Maybe your work is sun to sun, but my work is never done. If I am not giving the folks at the International Monetary Fund some tips on global financial policy or continuing my groundbreaking research on why broccoli will turn your ears green unless you eat copious amounts of banana pudding, I am now dealing with the possibility of secession in Georgia.
Didn’t we do this once before, you ask? And didn’t we discover that secession was not a particularly good idea since our side had a lot of cotton balls and the other side had a lot of cannon balls and we found out the hard way that cannon balls can do a lot more permanent damage? And then didn’t we have to deal with an influx of carpetbaggers who looked down their noses at us but decided to stay because this is the only place where they can find good pecan pie? So, what is going on with this secession talk again?
This time it turns out that there is talk of South Georgia seceding from North Georgia and becoming its own state. I know California is making noises about splitting up into three states, but that whole place is destined to slide off into the ocean one day when that big earthquake finally hits, so who cares about California?
But Georgia, my beloved Georgia?
It turns out that in the Pierce County Republican primary last month, a question on the ballot stated, “Should the counties south of Macon join together to form the 51st state of South Georgia?” Over 27 percent of GOP voters answered yes, meaning seven out of 10 either said no or were too busy worrying about the potential negative effects of broccoli to care one way or the other.
But me? I do care. This carefully crafted, marvelously punctuated, sometimes-thoughtful piece runs throughout this great state. So, I feel strongly both ways. We need to think this secessionist matter through carefully.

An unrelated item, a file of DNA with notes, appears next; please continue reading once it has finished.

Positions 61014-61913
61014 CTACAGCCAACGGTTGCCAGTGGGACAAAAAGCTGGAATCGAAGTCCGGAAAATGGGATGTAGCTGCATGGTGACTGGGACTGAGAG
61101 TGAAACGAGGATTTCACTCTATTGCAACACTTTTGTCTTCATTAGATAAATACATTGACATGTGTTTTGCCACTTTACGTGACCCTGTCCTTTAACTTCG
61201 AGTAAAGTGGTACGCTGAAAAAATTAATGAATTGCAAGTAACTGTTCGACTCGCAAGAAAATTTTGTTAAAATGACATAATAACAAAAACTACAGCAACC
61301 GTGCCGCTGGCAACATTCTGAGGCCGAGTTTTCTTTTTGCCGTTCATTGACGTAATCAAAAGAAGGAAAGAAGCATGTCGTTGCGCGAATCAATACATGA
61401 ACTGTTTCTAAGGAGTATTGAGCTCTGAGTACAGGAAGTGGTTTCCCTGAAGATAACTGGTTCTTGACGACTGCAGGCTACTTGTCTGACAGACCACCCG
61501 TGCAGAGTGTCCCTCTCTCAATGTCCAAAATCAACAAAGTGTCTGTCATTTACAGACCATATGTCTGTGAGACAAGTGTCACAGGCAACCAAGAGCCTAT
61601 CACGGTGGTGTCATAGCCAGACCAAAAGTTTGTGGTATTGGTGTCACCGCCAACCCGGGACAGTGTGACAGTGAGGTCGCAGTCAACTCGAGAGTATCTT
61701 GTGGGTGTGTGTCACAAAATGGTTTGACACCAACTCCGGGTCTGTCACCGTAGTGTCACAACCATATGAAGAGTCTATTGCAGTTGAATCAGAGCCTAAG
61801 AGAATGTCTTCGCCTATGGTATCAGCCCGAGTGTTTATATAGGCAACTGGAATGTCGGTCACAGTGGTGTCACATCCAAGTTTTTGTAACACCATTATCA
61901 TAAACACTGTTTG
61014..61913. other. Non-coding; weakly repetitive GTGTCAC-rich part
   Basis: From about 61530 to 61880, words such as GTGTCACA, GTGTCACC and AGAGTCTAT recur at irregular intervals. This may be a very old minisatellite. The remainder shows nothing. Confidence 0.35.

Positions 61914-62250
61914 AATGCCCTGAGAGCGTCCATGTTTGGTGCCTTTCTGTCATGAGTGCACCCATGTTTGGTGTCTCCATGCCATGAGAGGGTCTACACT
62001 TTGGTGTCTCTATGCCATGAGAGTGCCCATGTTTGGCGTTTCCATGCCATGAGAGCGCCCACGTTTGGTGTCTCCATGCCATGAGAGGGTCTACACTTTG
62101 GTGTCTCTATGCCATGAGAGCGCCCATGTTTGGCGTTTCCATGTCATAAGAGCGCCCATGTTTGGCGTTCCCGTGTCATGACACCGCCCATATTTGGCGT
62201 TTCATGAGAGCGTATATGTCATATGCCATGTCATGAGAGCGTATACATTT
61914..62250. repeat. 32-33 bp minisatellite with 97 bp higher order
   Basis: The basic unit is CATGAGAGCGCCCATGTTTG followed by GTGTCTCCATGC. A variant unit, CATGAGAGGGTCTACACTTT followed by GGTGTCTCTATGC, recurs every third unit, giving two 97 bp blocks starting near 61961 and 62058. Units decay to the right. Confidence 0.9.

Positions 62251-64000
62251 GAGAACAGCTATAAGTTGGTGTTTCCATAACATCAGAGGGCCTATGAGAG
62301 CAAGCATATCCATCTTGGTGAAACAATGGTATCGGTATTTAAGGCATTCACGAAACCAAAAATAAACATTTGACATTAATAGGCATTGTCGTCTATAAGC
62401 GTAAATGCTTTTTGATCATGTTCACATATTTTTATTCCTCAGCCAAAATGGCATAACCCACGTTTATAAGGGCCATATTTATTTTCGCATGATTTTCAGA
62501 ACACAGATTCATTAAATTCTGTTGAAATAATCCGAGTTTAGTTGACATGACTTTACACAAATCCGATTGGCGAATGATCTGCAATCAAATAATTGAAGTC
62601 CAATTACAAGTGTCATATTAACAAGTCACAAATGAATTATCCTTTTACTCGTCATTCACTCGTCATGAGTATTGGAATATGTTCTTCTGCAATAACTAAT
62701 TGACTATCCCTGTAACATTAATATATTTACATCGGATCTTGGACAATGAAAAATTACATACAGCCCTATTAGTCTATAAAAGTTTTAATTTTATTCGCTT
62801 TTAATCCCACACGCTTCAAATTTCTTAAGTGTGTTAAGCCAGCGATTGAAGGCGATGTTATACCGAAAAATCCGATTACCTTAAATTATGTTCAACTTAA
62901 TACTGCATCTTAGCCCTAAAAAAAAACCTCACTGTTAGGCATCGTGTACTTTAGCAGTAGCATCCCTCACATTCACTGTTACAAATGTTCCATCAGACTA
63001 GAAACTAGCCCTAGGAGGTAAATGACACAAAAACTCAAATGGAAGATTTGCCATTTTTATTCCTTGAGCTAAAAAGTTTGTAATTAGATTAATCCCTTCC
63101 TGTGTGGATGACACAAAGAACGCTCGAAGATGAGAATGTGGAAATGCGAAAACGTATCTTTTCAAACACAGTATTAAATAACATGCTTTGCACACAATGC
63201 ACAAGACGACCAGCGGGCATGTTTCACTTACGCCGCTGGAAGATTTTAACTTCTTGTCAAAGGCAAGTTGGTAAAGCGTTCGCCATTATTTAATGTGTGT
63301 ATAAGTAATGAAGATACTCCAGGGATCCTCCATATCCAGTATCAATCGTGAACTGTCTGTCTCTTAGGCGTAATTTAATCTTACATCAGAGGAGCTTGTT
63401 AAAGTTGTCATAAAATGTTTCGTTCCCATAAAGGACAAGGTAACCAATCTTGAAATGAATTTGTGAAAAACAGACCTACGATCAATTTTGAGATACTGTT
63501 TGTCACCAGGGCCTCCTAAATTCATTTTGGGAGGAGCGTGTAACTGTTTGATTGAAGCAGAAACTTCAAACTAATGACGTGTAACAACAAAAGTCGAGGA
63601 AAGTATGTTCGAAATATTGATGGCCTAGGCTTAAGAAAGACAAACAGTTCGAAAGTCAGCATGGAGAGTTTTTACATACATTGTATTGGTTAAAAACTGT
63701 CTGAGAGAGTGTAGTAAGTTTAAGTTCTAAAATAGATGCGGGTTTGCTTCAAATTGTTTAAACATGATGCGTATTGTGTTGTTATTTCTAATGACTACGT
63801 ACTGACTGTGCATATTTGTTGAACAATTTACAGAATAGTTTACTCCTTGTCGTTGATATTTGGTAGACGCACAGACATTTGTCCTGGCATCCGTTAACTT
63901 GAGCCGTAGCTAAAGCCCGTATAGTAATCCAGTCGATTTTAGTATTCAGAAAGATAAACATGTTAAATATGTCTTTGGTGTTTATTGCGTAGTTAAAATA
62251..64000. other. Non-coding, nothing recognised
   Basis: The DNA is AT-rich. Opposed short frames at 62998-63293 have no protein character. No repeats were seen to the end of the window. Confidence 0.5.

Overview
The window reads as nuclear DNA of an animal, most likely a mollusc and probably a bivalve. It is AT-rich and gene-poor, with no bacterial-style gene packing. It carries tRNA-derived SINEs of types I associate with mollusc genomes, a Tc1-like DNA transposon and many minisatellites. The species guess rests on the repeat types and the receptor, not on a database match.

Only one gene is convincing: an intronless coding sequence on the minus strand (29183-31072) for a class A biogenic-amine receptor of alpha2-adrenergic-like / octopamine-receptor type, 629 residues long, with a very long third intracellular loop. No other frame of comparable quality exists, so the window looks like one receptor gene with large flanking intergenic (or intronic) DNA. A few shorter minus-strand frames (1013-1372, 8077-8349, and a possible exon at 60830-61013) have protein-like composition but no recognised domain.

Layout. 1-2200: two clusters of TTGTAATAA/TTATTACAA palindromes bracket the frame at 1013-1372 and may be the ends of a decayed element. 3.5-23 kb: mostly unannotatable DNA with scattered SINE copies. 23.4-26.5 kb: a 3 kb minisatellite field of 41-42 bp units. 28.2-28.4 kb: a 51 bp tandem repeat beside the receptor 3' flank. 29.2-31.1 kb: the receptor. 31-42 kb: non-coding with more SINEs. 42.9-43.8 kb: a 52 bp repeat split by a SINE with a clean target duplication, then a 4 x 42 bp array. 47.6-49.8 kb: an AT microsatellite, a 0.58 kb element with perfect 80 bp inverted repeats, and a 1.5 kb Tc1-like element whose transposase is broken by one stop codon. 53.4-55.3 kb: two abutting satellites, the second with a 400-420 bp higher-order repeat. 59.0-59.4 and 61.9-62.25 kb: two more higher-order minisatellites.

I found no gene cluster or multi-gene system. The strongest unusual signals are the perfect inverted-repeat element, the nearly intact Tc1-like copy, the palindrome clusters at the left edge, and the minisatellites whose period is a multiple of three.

The first thing we have to look at is which way is Macon going to jump? The ballot question refers to “counties south of Macon.” Does that mean Bibb County will be the south end of North Georgia or the north end of South Georgia? Or do we just put a line down the middle of I-475 and call it the Macon-Dixon Line and let the locals decide?
I think folks in South Georgia are frustrated because all the political power now resides in North Georgia. The Republican nominee for governor will either be from Gainesville (Lt. Gov. Casey Cagle) or Athens (Secretary of State Brian Kemp) and the winner of next month’s runoff will face Democrat Stacey Abrams, of Atlanta, but since our politicians don’t accomplish much anyway except to sponge off lizard-loafered lobbyists, is this really that big a problem?
Let us not forget what unites us as Georgians. For starters, there is the University of Georgia, the oldest state-chartered university in the nation. While it is in Athens, the Classic City of the South, it belongs to us all.
Nobody, but nobody, has a state song like “Georgia on my Mind,” sung by Ray Charles Robinson, of Albany. Consider for a moment that New Jersey doesn’t even have a state song and that Connecticut has “The Nutmeg” a state cantata which runs for nine (yawn!) minutes. And then there is “Florida: Where the Sawgrass Meets the Sky.” Say what?
Neither New Jersey nor Connecticut nor Florida nor anywhere else for that matter grows the sweet Vidalia onion. Only in Georgia. Coca-Cola is served all over the world, but it was thought up in Georgia — Pemberton’s Drug Store, to be exact. And there is RC Cola, also Georgia-born and in fine dining is best paired with Moon Pies, a Chattanooga product. Chattanooga is in Tennessee but we consider the place a suburb of Dalton.
OK, so Georgia does have Malfunction Junction, aka, the city of Atlanta, where the sewers don’t work and neither do a number of its citizens, but nobody is perfect.
I’ve got the technocrats from the International Monetary Fund calling on the other line asking how to get change for a dollar and my latest paper on broccoli is turning green so I must go. In the meantime, my fellow Georgians, whether you live south or north of the Macon-Dixon line, please remember that we may not be perfect but you can see it from where we sit.